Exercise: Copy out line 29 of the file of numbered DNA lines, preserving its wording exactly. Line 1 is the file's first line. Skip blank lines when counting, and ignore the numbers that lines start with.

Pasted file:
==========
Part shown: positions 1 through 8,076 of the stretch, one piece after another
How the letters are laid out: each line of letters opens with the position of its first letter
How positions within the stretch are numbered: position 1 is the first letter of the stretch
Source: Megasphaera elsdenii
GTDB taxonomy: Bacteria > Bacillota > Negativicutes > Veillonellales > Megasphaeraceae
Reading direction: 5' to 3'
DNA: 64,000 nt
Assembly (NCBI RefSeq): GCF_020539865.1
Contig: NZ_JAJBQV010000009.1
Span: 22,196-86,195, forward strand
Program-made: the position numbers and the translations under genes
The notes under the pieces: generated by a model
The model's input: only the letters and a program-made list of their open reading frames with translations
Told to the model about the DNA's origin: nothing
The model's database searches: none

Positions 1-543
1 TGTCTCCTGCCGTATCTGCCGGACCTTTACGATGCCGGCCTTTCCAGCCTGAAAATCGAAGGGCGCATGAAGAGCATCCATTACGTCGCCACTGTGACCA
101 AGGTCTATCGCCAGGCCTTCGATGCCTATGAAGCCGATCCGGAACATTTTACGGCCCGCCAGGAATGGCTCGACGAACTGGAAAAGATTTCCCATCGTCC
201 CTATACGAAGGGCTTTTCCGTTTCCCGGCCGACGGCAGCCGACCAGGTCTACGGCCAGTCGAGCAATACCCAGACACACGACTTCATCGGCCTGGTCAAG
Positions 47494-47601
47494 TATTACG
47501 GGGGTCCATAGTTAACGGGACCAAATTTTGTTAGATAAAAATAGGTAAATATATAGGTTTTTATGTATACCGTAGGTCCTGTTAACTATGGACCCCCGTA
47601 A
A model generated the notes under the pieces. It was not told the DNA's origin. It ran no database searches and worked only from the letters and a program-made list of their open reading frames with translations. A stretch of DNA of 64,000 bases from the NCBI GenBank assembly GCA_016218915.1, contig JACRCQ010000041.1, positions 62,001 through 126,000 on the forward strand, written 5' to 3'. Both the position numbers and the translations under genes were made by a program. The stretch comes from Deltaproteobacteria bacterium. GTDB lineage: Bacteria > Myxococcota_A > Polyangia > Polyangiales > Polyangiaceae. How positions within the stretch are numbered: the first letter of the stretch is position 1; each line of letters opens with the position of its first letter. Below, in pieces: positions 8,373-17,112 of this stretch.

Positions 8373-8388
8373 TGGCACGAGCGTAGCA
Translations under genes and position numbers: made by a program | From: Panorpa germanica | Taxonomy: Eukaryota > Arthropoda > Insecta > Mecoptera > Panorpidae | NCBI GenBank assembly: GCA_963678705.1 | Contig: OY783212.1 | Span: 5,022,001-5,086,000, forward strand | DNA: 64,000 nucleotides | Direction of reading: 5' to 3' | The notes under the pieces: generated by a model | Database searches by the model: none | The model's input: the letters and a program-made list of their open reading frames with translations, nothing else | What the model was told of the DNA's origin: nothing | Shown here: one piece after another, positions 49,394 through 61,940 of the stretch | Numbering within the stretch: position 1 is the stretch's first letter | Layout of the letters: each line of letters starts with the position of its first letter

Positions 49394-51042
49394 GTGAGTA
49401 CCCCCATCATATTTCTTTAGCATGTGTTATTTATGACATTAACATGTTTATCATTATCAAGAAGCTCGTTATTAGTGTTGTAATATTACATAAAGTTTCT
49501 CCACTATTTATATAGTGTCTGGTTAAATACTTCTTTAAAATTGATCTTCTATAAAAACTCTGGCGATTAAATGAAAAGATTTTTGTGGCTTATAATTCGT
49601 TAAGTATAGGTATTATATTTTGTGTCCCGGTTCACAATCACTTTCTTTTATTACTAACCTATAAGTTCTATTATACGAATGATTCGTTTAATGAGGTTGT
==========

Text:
49394 GTGAGTA